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Dana Zemtsov – Essentia (24/192 FLAC)

Dana Zemtsov - Essentia (24/192 FLAC)

Dana Zemtsov – Essentia (24/192 FLAC)

Composer: Béla Bartók, Michael Kugel, Johannes Brahms, Ernest Bloch, Niccolò Paganini
Performer: Dana Zemtsov
Orchestra: Estonian National Symphony Orchestra
Conductor: Daniel Raiskin
Format: FLAC (tracks)
Label: Channel CLassics
Release: 2018
Size: 1.29 GB
Recovery: +3%
Scan: yes

Béla Bartók:
Concerto for Viola and Orchestra
01. Moderato
02. Adagio religioso – Allegretto
03. Allegro vivace

Michael Kugel:
04. Preghiera for Viola and String Orchestra

Johannes Brahms:
05. Hungarian Dance no. 5 for Orchestra

Ernest Bloch:
arr. Michael Kugel for Viola and String Orchestra
06. Baal Shem: 3 Pictures of Hassidic life

Niccolò Paganini:
arr. Michael Kugel (2002) for Viola and Orchestra
07. Variations on ‘O mamma, mamma cara’ (based on ‘Il carnevale di Venezia’), Op.10

ABOUT THIS ALBUM
One of the biggest dilemmas of our generation is where are we from, who are we, what is our identity? Globalization has made the whole world closer, bringing our cultures more and more together. I myself am a product of this mix, being born in Mexico to Russian parents with a Jewish background, having studied at a French school in Norway and grown up in Holland. Consequently I have often thought about these questions: which culture is closest to me? What am I? I could feel at home and relate to all these cultures and yet I am not really part of any of them.

The music on this album explores the opposite perspective; each piece is very strong influenced by the composer’s culture. One can immediately smell the Hungarian landscape in Bartok’s Viola Concerto, Italian roots in the Carnevale di Venezia, the Jewish soul in Bloch’s Nigun and Russian Orthodox chants in Kugel’s Preghiera. However, there is a deeper meaning to the title of this album, as the programme also touches the spiritual and carnal nature of the human being. During the process of compiling this programme I suddenly realized the strong religious connection between the second movement of the Bartok concerto and the two prayers that follow. This is followed by the contrasting ‘danse macabre’ in the third movement, which for me is very much associated with the carnal ritual of a carnival, when one is allowed to release one’s most primitive instincts. I believe each of these pieces explores the deepest roots of humankind, that core that will be there, no matter where we go or what we do.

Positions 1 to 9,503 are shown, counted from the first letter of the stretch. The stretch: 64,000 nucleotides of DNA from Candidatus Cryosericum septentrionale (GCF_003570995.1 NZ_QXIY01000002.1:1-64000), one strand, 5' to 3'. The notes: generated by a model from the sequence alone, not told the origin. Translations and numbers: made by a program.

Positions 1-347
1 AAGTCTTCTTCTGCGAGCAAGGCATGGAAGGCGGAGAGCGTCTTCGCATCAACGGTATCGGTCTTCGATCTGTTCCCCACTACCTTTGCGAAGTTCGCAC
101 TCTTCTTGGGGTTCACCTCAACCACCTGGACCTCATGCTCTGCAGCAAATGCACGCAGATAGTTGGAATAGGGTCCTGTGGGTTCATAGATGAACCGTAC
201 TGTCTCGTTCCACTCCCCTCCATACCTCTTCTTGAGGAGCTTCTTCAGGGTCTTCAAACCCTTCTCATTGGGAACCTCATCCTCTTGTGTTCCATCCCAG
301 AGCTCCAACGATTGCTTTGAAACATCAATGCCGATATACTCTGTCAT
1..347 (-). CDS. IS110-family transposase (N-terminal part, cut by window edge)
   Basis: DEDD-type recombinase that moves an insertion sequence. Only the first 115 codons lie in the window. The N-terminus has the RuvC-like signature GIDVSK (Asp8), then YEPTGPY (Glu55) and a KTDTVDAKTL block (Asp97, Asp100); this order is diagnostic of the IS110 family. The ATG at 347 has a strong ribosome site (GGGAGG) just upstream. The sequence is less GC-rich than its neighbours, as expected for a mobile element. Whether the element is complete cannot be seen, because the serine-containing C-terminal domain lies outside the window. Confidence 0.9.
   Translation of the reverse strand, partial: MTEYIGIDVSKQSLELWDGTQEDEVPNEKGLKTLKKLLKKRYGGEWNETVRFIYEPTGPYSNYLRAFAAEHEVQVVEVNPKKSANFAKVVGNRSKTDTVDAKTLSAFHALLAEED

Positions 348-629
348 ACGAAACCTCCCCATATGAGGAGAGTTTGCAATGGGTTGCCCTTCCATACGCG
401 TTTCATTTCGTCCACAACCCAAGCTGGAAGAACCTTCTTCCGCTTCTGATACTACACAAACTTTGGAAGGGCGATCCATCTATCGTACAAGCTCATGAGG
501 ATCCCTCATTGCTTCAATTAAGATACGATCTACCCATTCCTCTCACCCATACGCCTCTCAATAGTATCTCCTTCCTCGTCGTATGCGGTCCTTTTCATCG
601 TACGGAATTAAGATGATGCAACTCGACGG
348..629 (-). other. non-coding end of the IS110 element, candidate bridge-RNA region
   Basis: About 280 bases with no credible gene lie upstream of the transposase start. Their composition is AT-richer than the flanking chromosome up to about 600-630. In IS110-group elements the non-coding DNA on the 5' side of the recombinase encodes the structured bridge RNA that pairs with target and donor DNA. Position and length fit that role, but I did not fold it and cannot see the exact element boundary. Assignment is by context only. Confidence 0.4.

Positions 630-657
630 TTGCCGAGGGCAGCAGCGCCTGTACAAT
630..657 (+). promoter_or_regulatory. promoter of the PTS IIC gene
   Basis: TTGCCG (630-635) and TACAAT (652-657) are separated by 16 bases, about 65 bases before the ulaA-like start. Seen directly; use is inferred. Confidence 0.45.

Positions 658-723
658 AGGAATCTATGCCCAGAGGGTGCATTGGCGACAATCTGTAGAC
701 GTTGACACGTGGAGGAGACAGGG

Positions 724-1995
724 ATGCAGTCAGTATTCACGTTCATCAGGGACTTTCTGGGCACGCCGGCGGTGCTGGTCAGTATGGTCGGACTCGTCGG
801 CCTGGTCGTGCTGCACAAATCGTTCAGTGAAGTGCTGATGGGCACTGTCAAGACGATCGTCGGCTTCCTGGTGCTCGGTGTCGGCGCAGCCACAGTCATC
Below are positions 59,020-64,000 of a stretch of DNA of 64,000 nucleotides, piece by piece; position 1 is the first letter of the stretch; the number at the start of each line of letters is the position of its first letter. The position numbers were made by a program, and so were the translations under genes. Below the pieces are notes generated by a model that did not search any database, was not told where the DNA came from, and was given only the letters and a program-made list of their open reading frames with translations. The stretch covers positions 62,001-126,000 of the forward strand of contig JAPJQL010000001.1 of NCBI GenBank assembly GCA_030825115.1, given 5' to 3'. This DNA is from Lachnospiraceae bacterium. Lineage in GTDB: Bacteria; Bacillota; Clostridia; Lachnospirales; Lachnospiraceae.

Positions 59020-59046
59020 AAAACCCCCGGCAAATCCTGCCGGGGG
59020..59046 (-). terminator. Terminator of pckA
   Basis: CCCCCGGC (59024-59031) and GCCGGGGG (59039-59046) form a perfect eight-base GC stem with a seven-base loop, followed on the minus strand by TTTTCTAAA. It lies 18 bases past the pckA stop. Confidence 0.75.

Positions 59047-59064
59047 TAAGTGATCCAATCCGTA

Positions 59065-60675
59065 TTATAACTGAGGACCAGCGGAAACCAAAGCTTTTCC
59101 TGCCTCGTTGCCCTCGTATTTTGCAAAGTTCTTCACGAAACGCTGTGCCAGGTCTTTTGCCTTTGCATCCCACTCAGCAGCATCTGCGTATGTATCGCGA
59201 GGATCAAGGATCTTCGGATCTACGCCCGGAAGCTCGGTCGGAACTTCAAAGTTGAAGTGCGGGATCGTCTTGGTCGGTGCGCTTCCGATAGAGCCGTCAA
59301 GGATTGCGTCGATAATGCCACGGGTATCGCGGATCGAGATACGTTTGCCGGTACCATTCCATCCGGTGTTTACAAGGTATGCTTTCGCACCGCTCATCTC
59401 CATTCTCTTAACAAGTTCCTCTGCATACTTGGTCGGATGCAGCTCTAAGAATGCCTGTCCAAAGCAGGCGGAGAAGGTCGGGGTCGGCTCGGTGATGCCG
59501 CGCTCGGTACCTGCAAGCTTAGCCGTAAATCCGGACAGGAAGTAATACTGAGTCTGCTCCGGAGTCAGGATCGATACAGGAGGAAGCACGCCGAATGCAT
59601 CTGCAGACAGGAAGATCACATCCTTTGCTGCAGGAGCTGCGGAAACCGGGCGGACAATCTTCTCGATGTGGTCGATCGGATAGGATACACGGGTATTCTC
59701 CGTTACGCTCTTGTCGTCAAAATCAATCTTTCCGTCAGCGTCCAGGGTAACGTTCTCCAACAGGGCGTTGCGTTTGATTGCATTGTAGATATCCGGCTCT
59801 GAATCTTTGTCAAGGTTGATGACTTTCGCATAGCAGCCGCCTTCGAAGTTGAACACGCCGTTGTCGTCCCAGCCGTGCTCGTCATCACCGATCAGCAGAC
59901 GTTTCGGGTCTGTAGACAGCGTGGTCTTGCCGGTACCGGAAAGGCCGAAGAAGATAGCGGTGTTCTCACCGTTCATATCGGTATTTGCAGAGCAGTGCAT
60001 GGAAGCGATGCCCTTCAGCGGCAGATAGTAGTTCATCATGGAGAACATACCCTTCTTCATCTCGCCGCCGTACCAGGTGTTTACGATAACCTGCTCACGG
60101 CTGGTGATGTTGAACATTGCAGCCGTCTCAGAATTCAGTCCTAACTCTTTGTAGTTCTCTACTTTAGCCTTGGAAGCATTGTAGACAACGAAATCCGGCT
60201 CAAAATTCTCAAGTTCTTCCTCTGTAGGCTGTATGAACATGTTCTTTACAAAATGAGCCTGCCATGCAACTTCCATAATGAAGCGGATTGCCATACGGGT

I am eternally grateful, primarily to Jared Sacks, for the opportunity of going through this unforgettable experience. I could not be happier to have done so with the Estonian National Symphony Orchestra and one of the best musicians I could have wished to collaborate with, the conductor Daniel Raiskin.

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